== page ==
Development stage refers to where the firm is in their business lifecycle. Prime growth firms are currently at a seed or expansion development stage. We define seed stage as a new, pre-revenue, pre-opening firm currently planning their launch. We define expansion stage as an existing firm currently planning to add an establishment, relocate the firm or an establishment, or that has recently closed a substantial fundraising round.
Employer firm confirms that the firm is an employer – they have employees beyond the owner, accuracy is 98%. All prime growth firms are employers (or in the case of seed stage firms, they will be once they launch).
Commercial location confirms that the firm is not operating from a residence, accuracy is 98%. All prime growth firms have commercial locations (or in the case of seed stage firms, they will once they launch).
Job creation status is determined through a proprietary process, accuracy is 97%. Current means the firm is currently hiring for newly created jobs. Near future means the firm will be adding newly created jobs in the near future.
Opening or expansion date determines when the firm opening or expansion is scheduled for. Firms with “current” status are expansion stage firms who have recently closed a substantial funding round. SMB Intelligence clients can access specific opening / expansion timeframes.
Women-owned determines if the owner of the firm is a woman. We use a proprietary process to determine women-owned status, accuracy is 96%.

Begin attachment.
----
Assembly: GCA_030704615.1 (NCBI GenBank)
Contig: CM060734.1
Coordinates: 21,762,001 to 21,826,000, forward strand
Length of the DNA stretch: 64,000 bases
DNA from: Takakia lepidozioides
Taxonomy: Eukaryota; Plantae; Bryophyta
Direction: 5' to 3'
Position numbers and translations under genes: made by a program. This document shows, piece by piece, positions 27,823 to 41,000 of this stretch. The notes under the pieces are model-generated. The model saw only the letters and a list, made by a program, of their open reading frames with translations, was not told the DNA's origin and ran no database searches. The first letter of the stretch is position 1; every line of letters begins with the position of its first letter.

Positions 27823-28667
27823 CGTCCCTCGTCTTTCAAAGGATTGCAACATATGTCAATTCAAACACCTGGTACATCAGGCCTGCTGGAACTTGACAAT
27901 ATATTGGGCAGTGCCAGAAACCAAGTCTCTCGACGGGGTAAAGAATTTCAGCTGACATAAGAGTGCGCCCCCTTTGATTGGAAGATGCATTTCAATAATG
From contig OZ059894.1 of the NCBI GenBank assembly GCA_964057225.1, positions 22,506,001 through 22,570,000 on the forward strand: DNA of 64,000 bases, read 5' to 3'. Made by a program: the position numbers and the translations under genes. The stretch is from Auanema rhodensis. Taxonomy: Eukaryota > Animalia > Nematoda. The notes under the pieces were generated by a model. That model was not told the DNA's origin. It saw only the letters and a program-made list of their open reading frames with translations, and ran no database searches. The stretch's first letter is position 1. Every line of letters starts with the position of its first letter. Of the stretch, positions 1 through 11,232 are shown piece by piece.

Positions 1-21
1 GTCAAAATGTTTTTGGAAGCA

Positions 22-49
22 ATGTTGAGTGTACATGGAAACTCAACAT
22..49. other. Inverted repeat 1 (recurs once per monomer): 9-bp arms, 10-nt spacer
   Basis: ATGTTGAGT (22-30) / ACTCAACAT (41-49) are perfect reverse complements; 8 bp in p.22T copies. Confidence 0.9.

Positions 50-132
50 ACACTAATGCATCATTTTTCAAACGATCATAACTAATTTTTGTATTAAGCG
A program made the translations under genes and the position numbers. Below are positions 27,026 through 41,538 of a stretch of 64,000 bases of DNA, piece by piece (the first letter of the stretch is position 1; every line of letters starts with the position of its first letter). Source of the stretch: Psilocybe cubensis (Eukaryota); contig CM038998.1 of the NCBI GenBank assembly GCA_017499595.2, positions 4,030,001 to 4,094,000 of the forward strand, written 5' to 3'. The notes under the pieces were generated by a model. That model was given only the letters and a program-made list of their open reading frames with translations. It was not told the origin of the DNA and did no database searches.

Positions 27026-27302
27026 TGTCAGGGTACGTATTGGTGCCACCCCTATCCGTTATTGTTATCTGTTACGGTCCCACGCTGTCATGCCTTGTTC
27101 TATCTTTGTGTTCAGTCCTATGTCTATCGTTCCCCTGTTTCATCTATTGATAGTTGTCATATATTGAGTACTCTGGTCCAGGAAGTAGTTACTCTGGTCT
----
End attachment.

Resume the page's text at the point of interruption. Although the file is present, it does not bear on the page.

Prime growth segment determines which Prime Growth segment the firm is categorized as. Prime Growth Classification groups prime growth firms into one of nine segments based on their current growth priorites. Growth priorities define the format and scale of growth an owner is currently working to accomplish. Learn more about Prime Growth Classification.
Opportunity Zones are a new community development program established by Congress in the Tax Cuts and Jobs Act of 2017 to encourage long-term investments in low-income urban and rural communities nationwide. The Opportunity Zones program provides a tax incentive for investors to re-invest their unrealized capital gains into Opportunity Funds that are dedicated to investing into Opportunity Zones designated by the chief executives of every U.S. state and territory. Learn more at Economic Innovation Group. Opportunity Zone designation is based on the June 14, 2018 dataset from the Department of Treasury CDFI Fund.
Low income tract determines if the median income of the tract the firm / establishment is located in is less than 80% of the median income of the surrounding metro area, based on 5 Year ACS Data 2012-2106 (the latest available).
Concentrated poverty determines if a tract has more than 40% of individuals living at or below the poverty line, or is three or more times the average tract poverty rate for the metro / micro area, whichever is lower. Data is from the Department of Housing and Urban Development 2018 Areas of Concentrated Poverty File, and is based on 5 Year ACS Data 2012-2016.
ReCap (Ethnically concentrated areas of poverty) determines if an area of concentrated poverty has a non-white population of more than 50%, or if it’s outside of a metro / micro area, a non-white population of more than 20%. Data is from the Department of Housing and Urban Development 2018 Areas of Concentrated Poverty File, and is based on 5 Year ACS Data 2012-2016.
Area economic index provides insight into the level of economic distress or advantage of the census tract the firm / establishment is located in, in relation to the surrounding metro area. The index is calculated by dividing the median income of the census tract by the median income of the metro statistical area based on 5 year ACS data 2012-2016, providing a percentage. We define under 80% as economically distressed, and over 120% as advantaged.
FEMA disaster area determines if the census tract is located in a county designated a disaster area eligible for individual assistance within the previous three years. Data is from FEMA, 2018.